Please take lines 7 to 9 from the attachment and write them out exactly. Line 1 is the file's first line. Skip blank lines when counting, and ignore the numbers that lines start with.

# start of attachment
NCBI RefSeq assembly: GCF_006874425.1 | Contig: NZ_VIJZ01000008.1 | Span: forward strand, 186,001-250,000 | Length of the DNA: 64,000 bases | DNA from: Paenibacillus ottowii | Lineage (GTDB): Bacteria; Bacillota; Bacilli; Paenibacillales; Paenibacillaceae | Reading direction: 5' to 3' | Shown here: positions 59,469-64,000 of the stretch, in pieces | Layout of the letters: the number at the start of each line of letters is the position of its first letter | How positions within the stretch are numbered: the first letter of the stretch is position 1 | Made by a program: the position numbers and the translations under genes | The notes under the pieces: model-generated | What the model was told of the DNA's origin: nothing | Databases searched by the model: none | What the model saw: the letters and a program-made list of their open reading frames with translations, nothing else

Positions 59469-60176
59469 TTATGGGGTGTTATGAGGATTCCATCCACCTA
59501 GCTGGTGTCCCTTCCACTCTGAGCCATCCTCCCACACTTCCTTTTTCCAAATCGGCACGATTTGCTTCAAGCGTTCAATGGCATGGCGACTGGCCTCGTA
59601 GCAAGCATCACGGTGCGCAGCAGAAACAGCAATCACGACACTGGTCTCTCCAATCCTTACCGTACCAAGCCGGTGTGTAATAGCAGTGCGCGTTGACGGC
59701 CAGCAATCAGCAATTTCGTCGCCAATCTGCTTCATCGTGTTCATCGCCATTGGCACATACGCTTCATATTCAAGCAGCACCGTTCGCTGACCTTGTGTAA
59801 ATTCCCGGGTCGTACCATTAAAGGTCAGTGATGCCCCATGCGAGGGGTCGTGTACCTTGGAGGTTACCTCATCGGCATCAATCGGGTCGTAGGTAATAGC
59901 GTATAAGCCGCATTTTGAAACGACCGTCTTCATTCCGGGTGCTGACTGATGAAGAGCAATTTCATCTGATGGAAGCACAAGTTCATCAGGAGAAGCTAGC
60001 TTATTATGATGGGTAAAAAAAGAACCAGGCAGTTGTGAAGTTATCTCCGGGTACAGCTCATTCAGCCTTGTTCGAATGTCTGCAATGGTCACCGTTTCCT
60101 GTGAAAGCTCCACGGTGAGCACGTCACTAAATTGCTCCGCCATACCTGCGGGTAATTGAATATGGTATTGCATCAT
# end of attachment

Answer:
59801 ATTCCCGGGTCGTACCATTAAAGGTCAGTGATGCCCCATGCGAGGGGTCGTGTACCTTGGAGGTTACCTCATCGGCATCAATCGGGTCGTAGGTAATAGC
59901 GTATAAGCCGCATTTTGAAACGACCGTCTTCATTCCGGGTGCTGACTGATGAAGAGCAATTTCATCTGATGGAAGCACAAGTTCATCAGGAGAAGCTAGC
60001 TTATTATGATGGGTAAAAAAAGAACCAGGCAGTTGTGAAGTTATCTCCGGGTACAGCTCATTCAGCCTTGTTCGAATGTCTGCAATGGTCACCGTTTCCT